The 'Students For Change' sponsored a rally today at the EMU on the UofO campus. Notwithstanding chilly December temperatures, there was a good turnout of perhaps a couple hundred people, mostly students. I was remembering back three years ago when I went to some of the UofO peace rallies where there were perhaps a dozen or so students. The increasing numbers is a really good sign. People are waking up!
When I first arrived upon the scene I saw a small cluster of waving american flags. Within the group was a woman holding a sign "Give Peace a Chance" so I thought they were patriotic dissenters. However, upon closer scrutiny I found that they were Pro-Bush, Pro-War, Pro-Republican, Anti-Peace, Anti-Eco, and Anti-Friendly folks. One woman's sign - decorated with a flower - read "Peace through Superior FirePower".
I walked over to their camp and asked a couple of the young men if they were ready to go and fight. They said that they would do their duty if they are called. I asked "why aren't you there now then". They hemmed and hawed until an older man butt in and told me that he already served and then started spewing the same old tiring rhetoric: "get a job", "thank me for your freedom"... When he asked me what I have done for this country, I told him that I do things everyday, adding that I have worked with homeless veterans. He paused for a moment but than came right back at me in a very angry provocative tone. He said that he was all for peace, and also a Christian. He is also very misguided.
It's funny when he told me to get a job (I told him that I had one) I asked him if he had one. He told me that he was retired and that he has made a lot of money in his life. But then later, he said something about losing a job after 9/11. He is likely blaming that on the "terrorists" and wants to wage revenge.
This was a peace rally so I do not want to devote all of my time discussing the few minutes that I spent in conversation with these pro-war folks, but I think that it is important to understand their motives. If we could sit down with some of these people, and talk with them about the real loss of jobs, etc. they may get clued in. The media has done a brilliant job of spinning a web of deception around them. I must say that it does amaze me that college kids could be that ignorant, and gullible. Must be the money.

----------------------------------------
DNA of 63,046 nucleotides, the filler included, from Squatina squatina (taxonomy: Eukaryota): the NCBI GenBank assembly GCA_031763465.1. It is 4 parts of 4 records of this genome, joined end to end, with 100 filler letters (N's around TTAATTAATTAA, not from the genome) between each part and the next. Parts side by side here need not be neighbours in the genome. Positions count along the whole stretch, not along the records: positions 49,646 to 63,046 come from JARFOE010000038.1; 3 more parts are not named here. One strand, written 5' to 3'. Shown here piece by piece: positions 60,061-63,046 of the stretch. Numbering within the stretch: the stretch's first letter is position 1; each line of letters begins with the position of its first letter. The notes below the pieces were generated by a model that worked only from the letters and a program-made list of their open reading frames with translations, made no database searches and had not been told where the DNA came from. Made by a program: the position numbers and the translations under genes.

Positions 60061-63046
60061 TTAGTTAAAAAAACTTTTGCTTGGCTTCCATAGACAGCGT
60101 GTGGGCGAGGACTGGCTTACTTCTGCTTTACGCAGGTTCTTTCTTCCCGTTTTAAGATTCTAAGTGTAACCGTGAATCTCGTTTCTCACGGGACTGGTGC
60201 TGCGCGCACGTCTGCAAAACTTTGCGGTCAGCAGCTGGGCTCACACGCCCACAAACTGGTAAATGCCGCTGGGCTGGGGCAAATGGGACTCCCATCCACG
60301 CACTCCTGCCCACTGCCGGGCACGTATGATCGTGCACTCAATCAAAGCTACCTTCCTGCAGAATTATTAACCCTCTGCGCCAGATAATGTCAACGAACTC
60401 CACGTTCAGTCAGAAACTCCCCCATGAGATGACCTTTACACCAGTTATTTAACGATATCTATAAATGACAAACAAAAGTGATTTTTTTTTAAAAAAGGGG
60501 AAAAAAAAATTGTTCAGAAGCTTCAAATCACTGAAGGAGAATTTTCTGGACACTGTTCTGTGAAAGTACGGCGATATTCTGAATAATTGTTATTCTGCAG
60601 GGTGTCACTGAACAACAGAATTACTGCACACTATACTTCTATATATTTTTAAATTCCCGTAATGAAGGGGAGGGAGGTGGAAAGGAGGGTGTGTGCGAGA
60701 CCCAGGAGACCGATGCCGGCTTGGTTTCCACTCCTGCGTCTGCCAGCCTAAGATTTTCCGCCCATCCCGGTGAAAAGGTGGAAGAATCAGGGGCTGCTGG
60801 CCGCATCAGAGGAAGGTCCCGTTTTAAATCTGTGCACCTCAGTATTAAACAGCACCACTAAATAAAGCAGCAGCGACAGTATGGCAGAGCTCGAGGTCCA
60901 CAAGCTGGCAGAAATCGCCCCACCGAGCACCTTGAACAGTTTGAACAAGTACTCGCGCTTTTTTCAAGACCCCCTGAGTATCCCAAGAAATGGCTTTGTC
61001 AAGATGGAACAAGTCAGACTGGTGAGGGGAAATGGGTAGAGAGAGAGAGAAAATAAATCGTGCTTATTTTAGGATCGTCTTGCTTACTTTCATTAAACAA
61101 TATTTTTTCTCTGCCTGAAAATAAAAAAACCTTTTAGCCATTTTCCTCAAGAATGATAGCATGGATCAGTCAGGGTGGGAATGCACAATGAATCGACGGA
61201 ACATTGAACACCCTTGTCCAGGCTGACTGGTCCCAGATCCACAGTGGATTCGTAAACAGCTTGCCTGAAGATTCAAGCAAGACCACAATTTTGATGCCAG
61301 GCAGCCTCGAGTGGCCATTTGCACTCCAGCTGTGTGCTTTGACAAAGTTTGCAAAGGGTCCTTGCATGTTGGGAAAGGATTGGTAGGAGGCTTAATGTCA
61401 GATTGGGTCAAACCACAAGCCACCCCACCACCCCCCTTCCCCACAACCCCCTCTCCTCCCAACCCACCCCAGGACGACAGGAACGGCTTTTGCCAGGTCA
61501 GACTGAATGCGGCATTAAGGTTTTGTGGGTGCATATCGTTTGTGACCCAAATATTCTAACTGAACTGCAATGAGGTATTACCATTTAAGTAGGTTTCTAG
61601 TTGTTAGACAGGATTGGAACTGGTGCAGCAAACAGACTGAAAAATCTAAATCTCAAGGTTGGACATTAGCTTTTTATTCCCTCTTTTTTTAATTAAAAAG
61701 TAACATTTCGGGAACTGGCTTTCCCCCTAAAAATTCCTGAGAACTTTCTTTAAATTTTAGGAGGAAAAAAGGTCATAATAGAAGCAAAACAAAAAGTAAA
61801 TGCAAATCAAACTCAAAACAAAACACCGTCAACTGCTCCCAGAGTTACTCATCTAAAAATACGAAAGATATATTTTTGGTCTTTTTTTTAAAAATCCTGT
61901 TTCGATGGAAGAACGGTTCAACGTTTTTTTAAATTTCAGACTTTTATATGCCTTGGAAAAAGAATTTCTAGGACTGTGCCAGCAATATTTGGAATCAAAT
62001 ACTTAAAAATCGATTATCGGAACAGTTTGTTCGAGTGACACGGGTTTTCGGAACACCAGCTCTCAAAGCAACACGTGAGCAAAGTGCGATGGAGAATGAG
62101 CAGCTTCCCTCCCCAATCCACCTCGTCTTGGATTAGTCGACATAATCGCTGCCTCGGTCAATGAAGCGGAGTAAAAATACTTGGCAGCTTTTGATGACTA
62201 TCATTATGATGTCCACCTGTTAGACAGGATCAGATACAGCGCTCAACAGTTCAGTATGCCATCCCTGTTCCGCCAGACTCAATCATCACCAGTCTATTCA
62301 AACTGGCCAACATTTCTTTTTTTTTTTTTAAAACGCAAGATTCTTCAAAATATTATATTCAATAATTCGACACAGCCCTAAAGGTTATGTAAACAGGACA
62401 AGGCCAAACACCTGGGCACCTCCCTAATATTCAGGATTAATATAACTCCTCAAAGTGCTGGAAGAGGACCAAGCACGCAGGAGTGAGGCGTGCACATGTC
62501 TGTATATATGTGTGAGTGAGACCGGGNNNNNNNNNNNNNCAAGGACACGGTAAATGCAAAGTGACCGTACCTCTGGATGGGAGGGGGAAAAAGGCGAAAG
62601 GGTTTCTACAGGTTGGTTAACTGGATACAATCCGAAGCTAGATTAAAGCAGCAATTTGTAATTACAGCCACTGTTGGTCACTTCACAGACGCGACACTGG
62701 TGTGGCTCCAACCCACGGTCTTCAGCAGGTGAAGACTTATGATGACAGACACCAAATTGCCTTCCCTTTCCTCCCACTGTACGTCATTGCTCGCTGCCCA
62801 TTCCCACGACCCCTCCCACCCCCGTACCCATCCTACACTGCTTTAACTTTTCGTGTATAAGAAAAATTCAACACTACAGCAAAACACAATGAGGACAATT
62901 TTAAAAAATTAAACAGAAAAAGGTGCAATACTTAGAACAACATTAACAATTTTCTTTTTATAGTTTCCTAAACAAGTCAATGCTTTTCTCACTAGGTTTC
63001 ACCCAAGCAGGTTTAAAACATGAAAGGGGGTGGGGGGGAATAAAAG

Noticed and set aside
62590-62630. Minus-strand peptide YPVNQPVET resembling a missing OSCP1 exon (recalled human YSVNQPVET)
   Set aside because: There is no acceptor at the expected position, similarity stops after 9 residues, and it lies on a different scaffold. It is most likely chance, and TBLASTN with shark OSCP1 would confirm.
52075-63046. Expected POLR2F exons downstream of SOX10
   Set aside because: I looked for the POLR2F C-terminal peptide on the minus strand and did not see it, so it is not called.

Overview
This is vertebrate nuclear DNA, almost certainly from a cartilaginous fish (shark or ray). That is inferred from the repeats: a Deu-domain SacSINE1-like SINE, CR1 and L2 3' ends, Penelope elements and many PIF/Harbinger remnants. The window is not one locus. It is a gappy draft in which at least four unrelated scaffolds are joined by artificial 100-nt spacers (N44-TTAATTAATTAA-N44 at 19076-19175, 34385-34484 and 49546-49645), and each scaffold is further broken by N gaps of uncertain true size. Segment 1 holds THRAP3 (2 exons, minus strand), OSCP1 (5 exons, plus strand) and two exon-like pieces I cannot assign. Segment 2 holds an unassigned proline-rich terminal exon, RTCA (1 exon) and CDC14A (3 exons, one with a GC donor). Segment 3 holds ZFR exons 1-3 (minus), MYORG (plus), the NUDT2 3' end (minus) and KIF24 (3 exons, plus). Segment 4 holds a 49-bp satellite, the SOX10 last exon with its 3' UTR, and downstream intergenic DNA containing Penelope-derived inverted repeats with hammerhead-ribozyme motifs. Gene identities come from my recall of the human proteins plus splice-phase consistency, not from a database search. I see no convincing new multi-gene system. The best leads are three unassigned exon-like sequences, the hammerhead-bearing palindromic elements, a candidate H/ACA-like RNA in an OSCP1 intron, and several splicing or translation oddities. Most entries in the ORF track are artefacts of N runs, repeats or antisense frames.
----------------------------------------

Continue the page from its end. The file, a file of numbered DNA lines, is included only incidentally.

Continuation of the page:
Opening the rally was a duo, singing anti-war songs, followed by a couple of speakers. A few people were handing out information to the crowd, including a copy of the "Bill of Rights". Bubbles were floating through the air, a sight that I always delight in. But it also seemed symbolic of those folks who are living in a bubble, completely unaware of the truth and where we are heading. There was a table - the front of it graced by a poster size photo of a Gray Wolf - with petitions to protect this magnificent creature. Wolves are being reintroduced into Oregon but there are concerns about their health and safety. Comments about this issue can be emailed to the Oregon Department of Fish and Wildlife at ODFW.firstname.lastname@example.org. This weeks Eugene Weekly has a viewpoint on the subject. You can read more about it at: http://www.eugeneweekly.com/2004/12/02/views.html#view1
After the speeches there was a March for Peace. The chants "What do we Want: Peace, When do we Want it: Now?, "Hey, Hey, Ho, Ho, George W Bush has Got to Go", and War: What is it good for; Absolutely Nothing! reverberated back to where I was in the long winding and growing assemblage of peacemakers. Shopkeepers on 13th Avenue came out to see what the ruckus was about, many of them smiling, peace signing and clapping.
It had been a long time since I marched. As I filled my lungs with cold air and spit back out mantras for peace I realized that this voice, this collective voice of dissent is an important component in our struggle for peace and unity. Many of us question what good rallies and marches are since they do not seem to be changing anything. But they do make a difference, for many reasons. They bring people together, creating community and unity, they provide an outlet for the angst and frustration that we carry inside of us, they help us to know that we are not alone in our thoughts and feelings. Protests create camaraderie.
And apparently, they do make a difference. From a recent e-mail that I received "Ten Reasons Not to Move to Canada" the number one reason was this: "After the February 2003 antiwar protests, the New York Times described the global peace movement as the world's second superpower. Their actions didn't prevent the war, but protestors in nine countries have succeeded in pressuring their governments to pull their troops from Iraq and/or withdraw from the so-called coalition of the willing. Antiwar Americans owe it to the majority of the people on this planet who agree with them to stay and do what they can to end the suffering in Iraq and prevent future pre-emptive wars."
So, Rally on!